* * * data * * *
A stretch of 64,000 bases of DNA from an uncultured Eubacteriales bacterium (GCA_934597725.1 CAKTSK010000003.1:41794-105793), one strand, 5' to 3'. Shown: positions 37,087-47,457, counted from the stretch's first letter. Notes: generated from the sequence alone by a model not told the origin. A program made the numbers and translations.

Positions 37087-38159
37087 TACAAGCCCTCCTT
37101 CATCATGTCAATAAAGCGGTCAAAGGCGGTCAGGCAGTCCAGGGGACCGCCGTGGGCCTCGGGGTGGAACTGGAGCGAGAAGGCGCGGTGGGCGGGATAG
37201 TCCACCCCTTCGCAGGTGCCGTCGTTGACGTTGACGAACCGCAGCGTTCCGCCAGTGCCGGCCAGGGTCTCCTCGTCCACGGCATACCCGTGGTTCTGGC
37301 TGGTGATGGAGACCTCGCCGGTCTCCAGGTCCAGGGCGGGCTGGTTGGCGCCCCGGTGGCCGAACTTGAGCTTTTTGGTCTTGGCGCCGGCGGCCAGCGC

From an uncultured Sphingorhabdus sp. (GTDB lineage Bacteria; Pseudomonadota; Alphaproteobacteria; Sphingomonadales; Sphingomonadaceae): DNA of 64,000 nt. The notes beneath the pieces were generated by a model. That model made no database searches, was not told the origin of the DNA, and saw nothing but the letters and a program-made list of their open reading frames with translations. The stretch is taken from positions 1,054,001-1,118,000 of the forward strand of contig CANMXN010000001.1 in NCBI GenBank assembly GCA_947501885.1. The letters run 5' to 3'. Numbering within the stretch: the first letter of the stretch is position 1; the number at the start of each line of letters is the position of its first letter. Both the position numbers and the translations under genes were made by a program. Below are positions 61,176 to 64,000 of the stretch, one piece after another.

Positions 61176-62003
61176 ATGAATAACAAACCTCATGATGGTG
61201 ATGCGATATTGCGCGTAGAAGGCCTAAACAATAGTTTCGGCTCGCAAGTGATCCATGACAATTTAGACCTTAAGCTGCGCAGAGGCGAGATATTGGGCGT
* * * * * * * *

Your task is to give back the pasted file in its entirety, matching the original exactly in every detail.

A stretch of 64,000 bases of DNA from an uncultured Eubacteriales bacterium (GCA_934597725.1 CAKTSK010000003.1:41794-105793), one strand, 5' to 3'. Shown: positions 37,087-47,457, counted from the stretch's first letter. Notes: generated from the sequence alone by a model not told the origin. A program made the numbers and translations.

Positions 37087-38159
37087 TACAAGCCCTCCTT
37101 CATCATGTCAATAAAGCGGTCAAAGGCGGTCAGGCAGTCCAGGGGACCGCCGTGGGCCTCGGGGTGGAACTGGAGCGAGAAGGCGCGGTGGGCGGGATAG
37201 TCCACCCCTTCGCAGGTGCCGTCGTTGACGTTGACGAACCGCAGCGTTCCGCCAGTGCCGGCCAGGGTCTCCTCGTCCACGGCATACCCGTGGTTCTGGC
37301 TGGTGATGGAGACCTCGCCGGTCTCCAGGTCCAGGGCGGGCTGGTTGGCGCCCCGGTGGCCGAACTTGAGCTTTTTGGTCTTGGCGCCGGCGGCCAGCGC

From an uncultured Sphingorhabdus sp. (GTDB lineage Bacteria; Pseudomonadota; Alphaproteobacteria; Sphingomonadales; Sphingomonadaceae): DNA of 64,000 nt. The notes beneath the pieces were generated by a model. That model made no database searches, was not told the origin of the DNA, and saw nothing but the letters and a program-made list of their open reading frames with translations. The stretch is taken from positions 1,054,001-1,118,000 of the forward strand of contig CANMXN010000001.1 in NCBI GenBank assembly GCA_947501885.1. The letters run 5' to 3'. Numbering within the stretch: the first letter of the stretch is position 1; the number at the start of each line of letters is the position of its first letter. Both the position numbers and the translations under genes were made by a program. Below are positions 61,176 to 64,000 of the stretch, one piece after another.

Positions 61176-62003
61176 ATGAATAACAAACCTCATGATGGTG
61201 ATGCGATATTGCGCGTAGAAGGCCTAAACAATAGTTTCGGCTCGCAAGTGATCCATGACAATTTAGACCTTAAGCTGCGCAGAGGCGAGATATTGGGCGT